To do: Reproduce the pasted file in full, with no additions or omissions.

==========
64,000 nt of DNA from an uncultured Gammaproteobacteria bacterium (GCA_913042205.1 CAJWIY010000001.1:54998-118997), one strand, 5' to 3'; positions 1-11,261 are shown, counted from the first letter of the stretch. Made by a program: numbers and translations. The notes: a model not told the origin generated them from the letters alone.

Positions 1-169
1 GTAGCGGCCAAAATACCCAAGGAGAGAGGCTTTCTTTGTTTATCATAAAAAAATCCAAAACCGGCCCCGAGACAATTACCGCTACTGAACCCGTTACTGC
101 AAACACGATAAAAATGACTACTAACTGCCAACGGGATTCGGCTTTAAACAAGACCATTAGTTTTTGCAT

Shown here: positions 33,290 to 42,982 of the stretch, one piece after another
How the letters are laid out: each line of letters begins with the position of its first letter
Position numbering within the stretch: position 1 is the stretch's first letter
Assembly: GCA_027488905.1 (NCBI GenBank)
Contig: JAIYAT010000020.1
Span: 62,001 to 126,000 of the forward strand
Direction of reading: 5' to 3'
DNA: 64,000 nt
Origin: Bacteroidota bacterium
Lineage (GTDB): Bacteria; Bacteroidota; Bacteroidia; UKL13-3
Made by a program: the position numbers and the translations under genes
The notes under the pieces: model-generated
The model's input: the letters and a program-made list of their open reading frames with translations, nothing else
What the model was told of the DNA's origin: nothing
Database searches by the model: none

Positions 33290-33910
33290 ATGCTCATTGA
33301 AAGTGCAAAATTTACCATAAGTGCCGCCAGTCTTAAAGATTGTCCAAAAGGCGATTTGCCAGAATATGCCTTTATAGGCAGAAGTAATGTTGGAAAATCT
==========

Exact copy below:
64,000 nt of DNA from an uncultured Gammaproteobacteria bacterium (GCA_913042205.1 CAJWIY010000001.1:54998-118997), one strand, 5' to 3'; positions 1-11,261 are shown, counted from the first letter of the stretch. Made by a program: numbers and translations. The notes: a model not told the origin generated them from the letters alone.

Positions 1-169
1 GTAGCGGCCAAAATACCCAAGGAGAGAGGCTTTCTTTGTTTATCATAAAAAAATCCAAAACCGGCCCCGAGACAATTACCGCTACTGAACCCGTTACTGC
101 AAACACGATAAAAATGACTACTAACTGCCAACGGGATTCGGCTTTAAACAAGACCATTAGTTTTTGCAT

Shown here: positions 33,290 to 42,982 of the stretch, one piece after another
How the letters are laid out: each line of letters begins with the position of its first letter
Position numbering within the stretch: position 1 is the stretch's first letter
Assembly: GCA_027488905.1 (NCBI GenBank)
Contig: JAIYAT010000020.1
Span: 62,001 to 126,000 of the forward strand
Direction of reading: 5' to 3'
DNA: 64,000 nt
Origin: Bacteroidota bacterium
Lineage (GTDB): Bacteria; Bacteroidota; Bacteroidia; UKL13-3
Made by a program: the position numbers and the translations under genes
The notes under the pieces: model-generated
The model's input: the letters and a program-made list of their open reading frames with translations, nothing else
What the model was told of the DNA's origin: nothing
Database searches by the model: none

Positions 33290-33910
33290 ATGCTCATTGA
33301 AAGTGCAAAATTTACCATAAGTGCCGCCAGTCTTAAAGATTGTCCAAAAGGCGATTTGCCAGAATATGCCTTTATAGGCAGAAGTAATGTTGGAAAATCT